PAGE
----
Correctional Officer Craig Lee responded to the Las Vegas shooting by running into the gunfire to help victims. The October 1, 2017, Route 91 Harvest music festival shooting left 60 dead and 411 wounded from gunfire.
The three-day festival was meant to be an epic weekend for the Valley State Prison correctional officer and his friends.
“It’s one of the best weekends I’ve ever had,” said Lee, who started his CDCR career as an officer at California Correctional Institution in 1994.
Didn’t realize it was gunfire
On the last night of the concert, everything changed.
“We initially heard what we thought were fireworks. I was sitting in the VIP section. Right behind us was Las Vegas Boulevard,” he said.
He recalls looking around for the fireworks but didn’t see any.
“Then a second round (of shots) came out and everyone asked if it was fireworks or gunfire. Then Jason Aldean started singing again,” he said.
When they heard gunfire for the third time, he knew something was wrong.
“I told everyone to get down,” he said. “I saw the pit area try to clear out. They were running out of there.”
Blood and bodies left in wake of shooting
As the concertgoers fled, what remained was a field of blood and bodies.
“When most of them were gone, all you could see were bodies lying out there. I told some friends to get everyone underneath the bleachers,” he said, assuming the metal bleachers would provide cover. “I told my buddy Vince that I was going out because guy was doing CPR and I wanted to help him.”
Vince La Novara protected his wife, Michelle, while he watched his longtime friend run into the open area.
“There was still gunfire going off and I had no idea where the bullets were going,” Lee recalls.
He managed to reach the man doing CPR but was told to go help others.
“The guy said he had it and didn’t need help so I went to the second person. He was still alive, shot in the side,” Lee said. “Two more people ran out to help me. We started doing basic first aid and talked to the guy.”
Pulling victims to safety
The open area had turned into a sort of kill zone and they knew they needed to get the victim to safety.
“We were trying to get him to a safe area while gunfire was going off,” he said.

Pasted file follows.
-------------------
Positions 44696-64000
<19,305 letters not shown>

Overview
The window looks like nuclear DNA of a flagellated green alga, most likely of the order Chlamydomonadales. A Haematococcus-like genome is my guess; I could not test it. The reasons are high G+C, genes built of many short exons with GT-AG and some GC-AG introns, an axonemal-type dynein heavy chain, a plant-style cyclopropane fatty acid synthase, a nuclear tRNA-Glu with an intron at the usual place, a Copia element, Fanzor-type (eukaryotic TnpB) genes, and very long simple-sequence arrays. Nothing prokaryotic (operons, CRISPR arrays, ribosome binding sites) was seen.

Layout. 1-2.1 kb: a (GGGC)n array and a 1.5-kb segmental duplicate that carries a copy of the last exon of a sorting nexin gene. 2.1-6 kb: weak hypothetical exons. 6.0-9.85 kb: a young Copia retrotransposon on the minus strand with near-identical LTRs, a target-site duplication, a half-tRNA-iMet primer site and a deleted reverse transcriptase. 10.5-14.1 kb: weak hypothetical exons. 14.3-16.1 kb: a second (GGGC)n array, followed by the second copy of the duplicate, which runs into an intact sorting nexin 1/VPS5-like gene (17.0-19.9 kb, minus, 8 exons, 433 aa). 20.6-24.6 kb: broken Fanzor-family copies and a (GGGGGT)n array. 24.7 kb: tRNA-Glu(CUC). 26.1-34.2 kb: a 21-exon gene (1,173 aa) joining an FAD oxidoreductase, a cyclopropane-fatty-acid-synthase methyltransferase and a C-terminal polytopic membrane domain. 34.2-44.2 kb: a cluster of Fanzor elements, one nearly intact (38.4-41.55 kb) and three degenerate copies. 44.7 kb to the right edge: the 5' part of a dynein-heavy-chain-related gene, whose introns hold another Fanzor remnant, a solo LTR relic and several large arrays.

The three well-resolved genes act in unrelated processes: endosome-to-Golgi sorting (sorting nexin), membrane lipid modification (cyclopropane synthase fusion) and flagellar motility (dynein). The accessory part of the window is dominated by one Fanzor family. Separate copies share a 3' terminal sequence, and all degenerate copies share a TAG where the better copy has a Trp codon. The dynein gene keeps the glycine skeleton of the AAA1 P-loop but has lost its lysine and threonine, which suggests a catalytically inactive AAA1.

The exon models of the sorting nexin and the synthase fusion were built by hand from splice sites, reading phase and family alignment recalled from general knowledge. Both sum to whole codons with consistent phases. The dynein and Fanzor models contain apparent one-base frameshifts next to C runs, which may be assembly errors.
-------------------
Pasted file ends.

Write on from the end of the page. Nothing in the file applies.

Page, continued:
He and his other helpers managed to get the victim to an area not so exposed. A man ran up to them and said he was a doctor.
Much like others at the scene, Lee was concerned about the possibility of a second shooter.
“It sounded like another shooter, not just one,” he said.
Leaving the victim in the doctor’s care, Lee ran back into the open area to help others.
Back into the open to help others
“I checked eight bodies, looking for vitals, and some I didn’t even check vitals on because you could tell they were gone,” he said. “There was a guy in a sound check area near the stage. He was injured but that guy refused to move, saying he thought he was safer where he was.”
He spotted another man trying to make it to the bleachers with a woman.
“This all happened (shortly) after the gunfire started,” he said. “I was trying to get the second guy I was with to a safer area. We moved him to a safer location, farther from the stage. I must have moved four of five people out of the area.”
Each time, Officer Lee ran back into the open area.
“Then my buddy Vince and I hooked up again,” he said. “We were carrying people who were breathing.”
They returned to the victim at the sound check area near the stage.
“The guy was no longer breathing. He was gone,” he said.
Lee’s buddy, La Novara, told a Fresno news station they helped those they could and had to leave behind those they couldn’t.
“(We) found the one young lady, I believe it was her sister that was hunched over her screaming, ‘She’s all I got, she’s all I got,’” said La Novara.\
Helping others for over 40 minutes
Officer Lee stayed on the scene for more than 40 minutes, helping others. He doesn’t take credit for helping so many. He insists civilians stepped up and did what needed to be done to help those injured in the shooting, calling them “people with great hearts.”
“You’ve heard of the Good Samaritan? Well, this was a Samaritan response to help get people moving, to get them out of there. The last guy we brought out, we had to put him in a cop car,” Lee said.
He doesn’t consider himself a hero.
“I just ran out there to help people. It’s something that clicked in me,” Officer Lee recalls. “I knew I needed to help that guy doing CPR even with the gunfire and bullets. It was an experience I don’t ever want to go through again.”
By Don Chaddock, Inside CDCR editor